• there was general acceptance among survey and interview respondents that frivolous cases are being accepted by solicitors, but at a declining rate. 12% of survey respondents felt that accepting and progressing frivolous cases was 'prevalent' in the market
  • firms are taking and acting on instructions from third parties without ensuring that the instructions originate from the client
  • solicitors responding to the survey have highlighted delays in the payment of damages to clients and payment to third parties without accounting properly to the client

Regulatory action we are taking

In light of wider concerns about some practices in the market, we issued a warning notice on 21 March 2016 targeted at solicitors and regulated persons who take personal injury referrals from third parties, work closely with them or act on their instructions. This notice highlighted specific concerns in relation to cold calling, referral arrangements, third party instructions, identification of clients, payment of damages and the use of expert medical evidence.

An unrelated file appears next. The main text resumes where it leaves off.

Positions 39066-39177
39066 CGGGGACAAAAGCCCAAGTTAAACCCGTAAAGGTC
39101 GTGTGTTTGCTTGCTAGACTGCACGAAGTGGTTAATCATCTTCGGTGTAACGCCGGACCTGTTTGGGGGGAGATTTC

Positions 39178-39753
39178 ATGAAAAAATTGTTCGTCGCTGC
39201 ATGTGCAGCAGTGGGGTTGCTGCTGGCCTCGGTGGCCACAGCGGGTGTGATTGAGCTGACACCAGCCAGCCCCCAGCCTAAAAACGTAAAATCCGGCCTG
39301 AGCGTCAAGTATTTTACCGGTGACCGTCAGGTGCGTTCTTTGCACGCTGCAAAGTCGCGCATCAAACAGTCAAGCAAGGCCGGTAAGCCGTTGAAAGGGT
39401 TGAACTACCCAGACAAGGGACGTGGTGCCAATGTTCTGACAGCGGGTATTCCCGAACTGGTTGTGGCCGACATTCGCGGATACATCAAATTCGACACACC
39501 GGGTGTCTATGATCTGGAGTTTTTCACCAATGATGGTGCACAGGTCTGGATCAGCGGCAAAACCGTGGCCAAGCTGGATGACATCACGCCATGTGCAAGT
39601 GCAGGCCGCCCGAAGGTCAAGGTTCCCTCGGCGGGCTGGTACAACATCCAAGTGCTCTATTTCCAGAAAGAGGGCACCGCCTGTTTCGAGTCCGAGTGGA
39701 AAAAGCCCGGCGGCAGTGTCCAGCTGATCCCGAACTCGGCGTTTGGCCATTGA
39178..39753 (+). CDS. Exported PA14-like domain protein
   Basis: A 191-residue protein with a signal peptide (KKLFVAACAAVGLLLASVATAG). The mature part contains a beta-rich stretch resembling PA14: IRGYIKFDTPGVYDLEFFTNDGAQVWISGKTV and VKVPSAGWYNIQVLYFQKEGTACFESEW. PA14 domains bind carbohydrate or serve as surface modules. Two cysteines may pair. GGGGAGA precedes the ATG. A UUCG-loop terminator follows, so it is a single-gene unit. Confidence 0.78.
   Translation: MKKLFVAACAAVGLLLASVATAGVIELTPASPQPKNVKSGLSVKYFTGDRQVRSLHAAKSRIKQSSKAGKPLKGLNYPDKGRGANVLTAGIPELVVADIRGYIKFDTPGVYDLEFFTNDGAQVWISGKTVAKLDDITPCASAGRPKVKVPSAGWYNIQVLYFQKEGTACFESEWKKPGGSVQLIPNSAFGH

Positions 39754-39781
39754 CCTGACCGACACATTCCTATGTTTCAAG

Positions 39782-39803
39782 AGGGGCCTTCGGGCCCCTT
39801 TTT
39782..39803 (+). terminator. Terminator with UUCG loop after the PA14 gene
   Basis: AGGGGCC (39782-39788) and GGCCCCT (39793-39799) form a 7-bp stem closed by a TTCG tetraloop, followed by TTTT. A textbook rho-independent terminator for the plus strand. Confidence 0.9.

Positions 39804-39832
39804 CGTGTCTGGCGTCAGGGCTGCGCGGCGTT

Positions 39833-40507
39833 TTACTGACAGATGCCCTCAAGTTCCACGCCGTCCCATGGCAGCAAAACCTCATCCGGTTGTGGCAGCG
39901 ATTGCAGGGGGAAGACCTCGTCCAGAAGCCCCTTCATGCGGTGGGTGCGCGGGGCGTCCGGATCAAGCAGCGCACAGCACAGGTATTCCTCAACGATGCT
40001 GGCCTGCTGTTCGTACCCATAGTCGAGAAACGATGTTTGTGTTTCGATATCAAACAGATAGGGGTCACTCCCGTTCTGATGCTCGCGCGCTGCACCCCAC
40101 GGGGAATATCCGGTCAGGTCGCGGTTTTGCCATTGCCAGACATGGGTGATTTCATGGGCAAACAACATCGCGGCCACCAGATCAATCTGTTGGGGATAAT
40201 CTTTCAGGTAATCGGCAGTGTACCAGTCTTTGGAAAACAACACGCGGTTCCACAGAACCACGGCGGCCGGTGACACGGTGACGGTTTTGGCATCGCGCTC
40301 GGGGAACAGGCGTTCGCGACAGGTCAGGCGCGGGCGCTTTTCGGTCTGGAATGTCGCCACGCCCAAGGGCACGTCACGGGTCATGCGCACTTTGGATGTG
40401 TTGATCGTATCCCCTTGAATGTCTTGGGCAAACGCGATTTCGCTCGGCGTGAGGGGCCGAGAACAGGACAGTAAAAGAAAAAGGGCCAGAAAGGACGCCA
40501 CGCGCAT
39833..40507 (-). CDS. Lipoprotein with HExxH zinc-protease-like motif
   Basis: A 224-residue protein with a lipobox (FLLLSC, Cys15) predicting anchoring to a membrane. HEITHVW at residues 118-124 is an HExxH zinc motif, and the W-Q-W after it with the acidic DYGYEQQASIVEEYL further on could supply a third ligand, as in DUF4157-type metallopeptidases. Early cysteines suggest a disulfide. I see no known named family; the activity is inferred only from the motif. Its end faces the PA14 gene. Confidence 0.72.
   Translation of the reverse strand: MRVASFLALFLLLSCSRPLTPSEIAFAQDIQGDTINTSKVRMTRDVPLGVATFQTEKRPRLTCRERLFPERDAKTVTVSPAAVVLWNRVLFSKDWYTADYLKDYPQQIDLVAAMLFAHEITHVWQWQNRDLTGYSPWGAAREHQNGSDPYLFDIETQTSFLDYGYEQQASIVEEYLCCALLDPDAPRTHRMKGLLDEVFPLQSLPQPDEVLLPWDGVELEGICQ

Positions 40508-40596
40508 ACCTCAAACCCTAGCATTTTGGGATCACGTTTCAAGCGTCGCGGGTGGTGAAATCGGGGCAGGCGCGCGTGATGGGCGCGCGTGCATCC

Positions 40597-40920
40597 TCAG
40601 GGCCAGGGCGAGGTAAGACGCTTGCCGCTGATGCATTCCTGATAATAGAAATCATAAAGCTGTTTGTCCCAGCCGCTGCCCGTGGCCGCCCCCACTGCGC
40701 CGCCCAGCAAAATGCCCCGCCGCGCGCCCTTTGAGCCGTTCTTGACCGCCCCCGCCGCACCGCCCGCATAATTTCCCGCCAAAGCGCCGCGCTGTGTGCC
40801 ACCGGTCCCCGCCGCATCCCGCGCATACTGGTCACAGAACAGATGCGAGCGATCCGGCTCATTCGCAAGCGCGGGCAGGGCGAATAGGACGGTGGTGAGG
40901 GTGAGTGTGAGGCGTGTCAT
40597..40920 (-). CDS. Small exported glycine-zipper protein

In addition to the warning notice, thematic work is in progress to determine the prevalence of these issues and their impact on consumers and the market. Conducted by our Thematic Team, this work will involve visits to personal injury firms to understand how they have adapted to the changes resulting from the introduction of the Legal Aid, Sentencing and Punishment of Offenders Act 2012 (LASPO). During the visits, the Thematic team will review the firms' behaviours and practices, identify and raise awareness of best practice and ethical conduct, challenge poor behaviours, practices and conduct and identify any emerging or potential risks to the effective operation of the market, which may require further analysis or mitigation. This work is expected to be reported on in 2017.